The two Houses also gave retrospective effect to this changed definition. In other words, the regime ensured that the five-judge bench on 11 August 1975, would have to read Section 79(b) in a manner that the relevant date for testing Section 123(7) in the election case was 1 February 1971, the day Indira Gandhi filed her nomination papers from Raebareli, days after 25 January 1971, when Yashpal Kapoor’s resignation was accepted and notified in the Gazette. In other words, even while Justice Sinha was right in his reading of the law as it stood when he heard and decided the case on 12 June 1975, the same reading would turn untenable in the eyes of the law on 11 August 1975 when the five judges of the Supreme Court decided the appeal against the High Court decision.
This was not all. The Constitution (Thirty Ninth) Amendment Act, 1975 was passed with as much ease and hurry. It was introduced and passed by the Lok Sabha on 7 August 1975 and by the Rajya Sabha the following day. Several state governments ruled by Congress convened special sessions of their assemblies on Saturday 9 August 1975 to endorse the amendment and the Presidential Assent arrived on 10 August 1975. The amendment inserted Article 329A to the Constitution by which the higher judiciary was barred from entertaining election petitions where the dispute involved the election of a candidate who would become Prime Minister or Speaker of the Lok Sabha.
The Constitution (Thirty Ninth) Amendment Act, which Indira Gandhi resorted to as a measure of abundant caution before the apex court took up her petition, was struck down by a 4:1 judgment (Justice M.H.Beg being the lone dissenter to uphold the amendment) and thus left her position exposed; in other words, the petition against her election in 1971 was subject to the court’s scrutiny. However, the Supreme Court Bench, on 7 November 1975, quashed Justice Sinha’s 12 June 1975 verdict and found all was well insofar as Indira Gandhi’s election to the Lok Sabha in March 1971 was concerned.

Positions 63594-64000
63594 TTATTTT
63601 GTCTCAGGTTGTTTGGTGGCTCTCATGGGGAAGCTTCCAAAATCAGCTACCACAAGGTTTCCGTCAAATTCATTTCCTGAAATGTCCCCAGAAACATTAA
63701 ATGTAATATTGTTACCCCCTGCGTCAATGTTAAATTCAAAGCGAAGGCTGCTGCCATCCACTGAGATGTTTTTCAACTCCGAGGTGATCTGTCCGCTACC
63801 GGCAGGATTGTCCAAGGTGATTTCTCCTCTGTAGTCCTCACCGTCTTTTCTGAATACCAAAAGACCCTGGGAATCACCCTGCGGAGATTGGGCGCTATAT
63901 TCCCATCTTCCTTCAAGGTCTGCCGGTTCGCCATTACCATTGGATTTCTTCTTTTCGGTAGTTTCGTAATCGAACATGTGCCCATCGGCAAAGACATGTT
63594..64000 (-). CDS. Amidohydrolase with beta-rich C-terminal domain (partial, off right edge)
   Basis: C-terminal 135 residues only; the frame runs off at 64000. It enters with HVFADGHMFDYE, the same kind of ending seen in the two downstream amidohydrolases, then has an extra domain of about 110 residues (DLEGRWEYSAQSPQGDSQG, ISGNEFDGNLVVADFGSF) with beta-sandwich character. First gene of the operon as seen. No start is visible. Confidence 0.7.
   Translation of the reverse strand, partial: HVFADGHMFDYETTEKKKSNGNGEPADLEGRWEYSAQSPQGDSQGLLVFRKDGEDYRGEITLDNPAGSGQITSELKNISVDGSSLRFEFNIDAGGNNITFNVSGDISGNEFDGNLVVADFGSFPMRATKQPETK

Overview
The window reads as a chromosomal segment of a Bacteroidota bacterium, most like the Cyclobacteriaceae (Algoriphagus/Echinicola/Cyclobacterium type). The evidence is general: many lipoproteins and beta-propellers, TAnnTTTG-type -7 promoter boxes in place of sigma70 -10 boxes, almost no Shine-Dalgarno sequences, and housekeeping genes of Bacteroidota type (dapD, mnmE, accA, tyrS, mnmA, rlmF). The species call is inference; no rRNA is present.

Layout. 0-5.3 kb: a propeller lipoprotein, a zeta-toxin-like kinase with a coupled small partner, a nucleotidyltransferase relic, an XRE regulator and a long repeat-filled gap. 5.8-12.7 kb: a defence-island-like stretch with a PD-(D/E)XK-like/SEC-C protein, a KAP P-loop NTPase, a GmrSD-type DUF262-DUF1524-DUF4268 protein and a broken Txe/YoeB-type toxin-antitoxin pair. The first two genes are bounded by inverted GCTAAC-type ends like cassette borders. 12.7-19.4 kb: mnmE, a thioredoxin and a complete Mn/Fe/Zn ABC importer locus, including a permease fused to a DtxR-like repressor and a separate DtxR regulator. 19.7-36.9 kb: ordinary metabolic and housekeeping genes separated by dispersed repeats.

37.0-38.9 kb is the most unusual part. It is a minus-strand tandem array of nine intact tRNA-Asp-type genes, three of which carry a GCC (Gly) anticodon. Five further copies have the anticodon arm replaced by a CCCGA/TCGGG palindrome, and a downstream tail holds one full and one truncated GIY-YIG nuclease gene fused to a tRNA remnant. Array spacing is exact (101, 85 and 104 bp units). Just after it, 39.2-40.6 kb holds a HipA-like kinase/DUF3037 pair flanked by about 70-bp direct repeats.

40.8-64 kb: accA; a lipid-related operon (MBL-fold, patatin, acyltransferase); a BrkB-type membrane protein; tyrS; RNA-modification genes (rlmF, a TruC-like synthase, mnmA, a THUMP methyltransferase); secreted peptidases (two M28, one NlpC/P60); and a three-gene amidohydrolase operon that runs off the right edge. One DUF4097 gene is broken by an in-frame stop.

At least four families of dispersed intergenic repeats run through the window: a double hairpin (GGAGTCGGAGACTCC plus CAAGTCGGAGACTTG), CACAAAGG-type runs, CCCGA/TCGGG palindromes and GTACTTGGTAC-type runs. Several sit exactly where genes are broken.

Justice Sinha’s decision on 12 June 1975 was frustrated by the regime’s imposition of the Emergency on 25 June 1975 and by using the conditions that the Emergency provided to tamper with the law thus ensuring Indira Gandhi’s own self-preservation for 19 more months. The unfolding of events triggered by the historical decision of 12 June 1975 culminated in the defeat Indira Gandhi and her party suffered in March 1977 as much as in the lesson learnt from these. Constitutional democracy, as it is, cannot be taken for granted and the Constitution, as much as it is a bulwark against forms of dictatorship, can also be reduced into an instrument to its own undoing.
You can read the other essays in this series here.
Dr. V. Krishna Ananth teaches at the Department of History, Sikkim University. His work focuses on Indian history, contemporary Indian politics, legal and constitutional issues. His publications include: India since Independence: Making Sense of Indian Politics (2009), Politics in the Times of Churning (2014), The Indian Constitution and Social Revolution: Right to Property Since Independence (2015) and Between Freedom and Unfreedom: The Press in Independent India (2020). He held a fellowship at the Nehru Memorial Museum and Library, New Delhi (May 2009–April 2011), during which he researched on Retreat of the Nehruvian Socialist Project: A Study on the Political, Legislative and the Judicial Interventions. He tweets @VKrishnaAnanth